On Wednesday, state lawmakers in 18 different states across the U.S. announced moves to counter the aggressive executive orders issued by the Trump administration that do everything from call for a rollback of Obamacare coverage, to end U.S. foreign aid to organizations that do anything with abortion care, by introducing their own pro-choice legislation in their states.
The coordinated effort of legislators in Arizona, California, Colorado, Connecticut, Georgia, Hawaii, Iowa, Kentucky, Maryland, Michigan, Minnesota, Missouri, New Mexico, Ohio, Oregon, Texas, Virginia, and Wisconsin today mean the introduction of bills that include: requiring crisis pregnancy centers to identify themselves as non-medically licensed facilities, increasing emergency contraception access for survivors of sexual assault, recognizing abortion as healthcare in need of both public and private insurance coverage, and keeping employers from discriminating against employees who have made reproductive health decisions to which they are personally opposed.
The goal? To show, even in red states, that there are legislators committed to trying to create and enforce policies that would protect certain rights, regardless of how Trump continues to attack and dismantle reproductive and sexual healthcare.
On Election Day, President Donald Trump won half of the states where these bills supporting comprehensive reproductive and sexual healthcare were introduced – which is probably largely why the Public Leadership Institute (PLI), a non-partisan policy organization that works with state and local legislators across the country to promote legislation that advance economic and social justice issues, worked with local legislators to help develop and introduce bills that protect reproductive health even in territories seemingly hostile to reproductive rights. Many of the bills introduced today were adopted from or modeled after legislation published in PLI’s A Playbook for Abortion Rights, a resource for policymakers and private citizens alike that provides 29 model policies necessary for improving access to abortion care and shifting the national debate about abortion as healthcare. PLI helps to sample legislation on these issues for legislators to adopt in their home states, and offers expert guidance on how to advance such legislation.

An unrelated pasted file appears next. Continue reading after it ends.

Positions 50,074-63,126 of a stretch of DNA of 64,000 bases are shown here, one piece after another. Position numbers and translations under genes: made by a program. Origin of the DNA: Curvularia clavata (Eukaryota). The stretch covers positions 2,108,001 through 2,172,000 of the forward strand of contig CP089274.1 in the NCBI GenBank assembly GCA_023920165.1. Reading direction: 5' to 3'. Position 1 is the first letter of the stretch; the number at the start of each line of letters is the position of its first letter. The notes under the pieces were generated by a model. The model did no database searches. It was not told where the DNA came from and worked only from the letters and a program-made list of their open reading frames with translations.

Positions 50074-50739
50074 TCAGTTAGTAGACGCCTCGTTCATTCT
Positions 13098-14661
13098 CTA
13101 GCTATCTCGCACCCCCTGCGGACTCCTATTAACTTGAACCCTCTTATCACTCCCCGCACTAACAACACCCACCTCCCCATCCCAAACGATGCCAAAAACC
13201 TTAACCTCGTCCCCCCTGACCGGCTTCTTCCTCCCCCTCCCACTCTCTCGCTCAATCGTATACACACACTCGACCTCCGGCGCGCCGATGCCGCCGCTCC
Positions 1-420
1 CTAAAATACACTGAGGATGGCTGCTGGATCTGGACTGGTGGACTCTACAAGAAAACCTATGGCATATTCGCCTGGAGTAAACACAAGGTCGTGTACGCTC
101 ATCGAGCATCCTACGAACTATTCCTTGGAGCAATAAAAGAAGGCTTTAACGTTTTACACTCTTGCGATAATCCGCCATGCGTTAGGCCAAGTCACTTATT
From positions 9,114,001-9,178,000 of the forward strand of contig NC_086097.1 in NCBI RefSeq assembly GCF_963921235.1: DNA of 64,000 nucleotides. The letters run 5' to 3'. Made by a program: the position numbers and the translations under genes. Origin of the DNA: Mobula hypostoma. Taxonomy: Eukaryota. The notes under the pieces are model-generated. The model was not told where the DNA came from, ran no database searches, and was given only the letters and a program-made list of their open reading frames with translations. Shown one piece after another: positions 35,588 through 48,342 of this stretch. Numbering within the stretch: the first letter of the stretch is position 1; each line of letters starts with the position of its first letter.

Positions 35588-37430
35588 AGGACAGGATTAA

“We’ve been working for awhile on this – these things don’t happen overnight,” Gloria Totten, founder and president of PLI, tells Teen Vogue. “Today presents a major strategy by the reproductive rights movement – many, many state advocacy organizations and many, many pro-choice politicians who are saying, We’re not going to stay on the defense and we’re not going to let the federal government drive abortion strategy in our state and we’re going to get in front of it by putting forward policies that are proactive and expand access to care in this downright dangerous administration.”
Recent polling done by the Pew Research Center shows that over half of Americans – 57%- believe that abortion should be legal in most or all cases. Thirty-nine percent of Americans believe that the procedure should be illegal in most or all cases. Meanwhile, Gallup polling from May 2016 shows that 79% of Americans believe abortion should be legal under all or certain circumstances, with 19% of respondents indicating that the procedure should always be illegal.
“Since the election, no one is sitting down,” continues Gloria. “Many, many more people are approaching us and saying, ‘We didn’t think we were ready before because we live in a red state and don’t have the votes.’ But now we’re hearing, ‘We’ve had it – it’s enough.’ Trump has really inspired a lot of advocates and policymakers to stand up and say, ‘I’m going to be bold now.'”
In other words, the legislation introduced across the country today is representative of a critical truth: Regardless of what the Trump administration says or does, there’s no question that most Americans believe that abortion should be legal and accessible.
Related: Roe v. Wade Lawyer Expresses Concern About Abortion Rights